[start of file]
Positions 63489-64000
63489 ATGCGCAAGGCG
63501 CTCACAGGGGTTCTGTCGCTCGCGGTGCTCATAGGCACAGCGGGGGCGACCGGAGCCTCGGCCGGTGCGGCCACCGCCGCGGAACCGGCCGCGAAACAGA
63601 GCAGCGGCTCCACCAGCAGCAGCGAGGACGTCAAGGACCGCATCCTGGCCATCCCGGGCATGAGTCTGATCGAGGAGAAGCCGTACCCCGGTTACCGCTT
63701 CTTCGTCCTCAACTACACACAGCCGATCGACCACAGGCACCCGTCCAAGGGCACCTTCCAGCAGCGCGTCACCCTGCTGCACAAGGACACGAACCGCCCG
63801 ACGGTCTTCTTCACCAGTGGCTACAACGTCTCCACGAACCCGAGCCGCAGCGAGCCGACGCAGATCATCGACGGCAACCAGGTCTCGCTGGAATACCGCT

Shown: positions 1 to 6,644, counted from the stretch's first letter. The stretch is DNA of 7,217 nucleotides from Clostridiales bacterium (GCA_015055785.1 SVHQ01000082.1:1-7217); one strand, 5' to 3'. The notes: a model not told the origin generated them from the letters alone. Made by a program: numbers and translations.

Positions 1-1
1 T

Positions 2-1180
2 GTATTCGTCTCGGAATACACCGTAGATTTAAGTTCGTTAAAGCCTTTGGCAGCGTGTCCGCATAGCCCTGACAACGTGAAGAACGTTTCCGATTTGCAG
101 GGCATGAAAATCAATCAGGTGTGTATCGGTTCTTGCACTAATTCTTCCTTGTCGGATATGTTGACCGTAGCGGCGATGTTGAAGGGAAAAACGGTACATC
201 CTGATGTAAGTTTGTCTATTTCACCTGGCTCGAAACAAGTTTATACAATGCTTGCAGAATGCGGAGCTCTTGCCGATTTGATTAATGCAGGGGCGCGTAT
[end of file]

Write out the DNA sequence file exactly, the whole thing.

Positions 63489-64000
63489 ATGCGCAAGGCG
63501 CTCACAGGGGTTCTGTCGCTCGCGGTGCTCATAGGCACAGCGGGGGCGACCGGAGCCTCGGCCGGTGCGGCCACCGCCGCGGAACCGGCCGCGAAACAGA
63601 GCAGCGGCTCCACCAGCAGCAGCGAGGACGTCAAGGACCGCATCCTGGCCATCCCGGGCATGAGTCTGATCGAGGAGAAGCCGTACCCCGGTTACCGCTT
63701 CTTCGTCCTCAACTACACACAGCCGATCGACCACAGGCACCCGTCCAAGGGCACCTTCCAGCAGCGCGTCACCCTGCTGCACAAGGACACGAACCGCCCG
63801 ACGGTCTTCTTCACCAGTGGCTACAACGTCTCCACGAACCCGAGCCGCAGCGAGCCGACGCAGATCATCGACGGCAACCAGGTCTCGCTGGAATACCGCT

Shown: positions 1 to 6,644, counted from the stretch's first letter. The stretch is DNA of 7,217 nucleotides from Clostridiales bacterium (GCA_015055785.1 SVHQ01000082.1:1-7217); one strand, 5' to 3'. The notes: a model not told the origin generated them from the letters alone. Made by a program: numbers and translations.

Positions 1-1
1 T

Positions 2-1180
2 GTATTCGTCTCGGAATACACCGTAGATTTAAGTTCGTTAAAGCCTTTGGCAGCGTGTCCGCATAGCCCTGACAACGTGAAGAACGTTTCCGATTTGCAG
101 GGCATGAAAATCAATCAGGTGTGTATCGGTTCTTGCACTAATTCTTCCTTGTCGGATATGTTGACCGTAGCGGCGATGTTGAAGGGAAAAACGGTACATC
201 CTGATGTAAGTTTGTCTATTTCACCTGGCTCGAAACAAGTTTATACAATGCTTGCAGAATGCGGAGCTCTTGCCGATTTGATTAATGCAGGGGCGCGTAT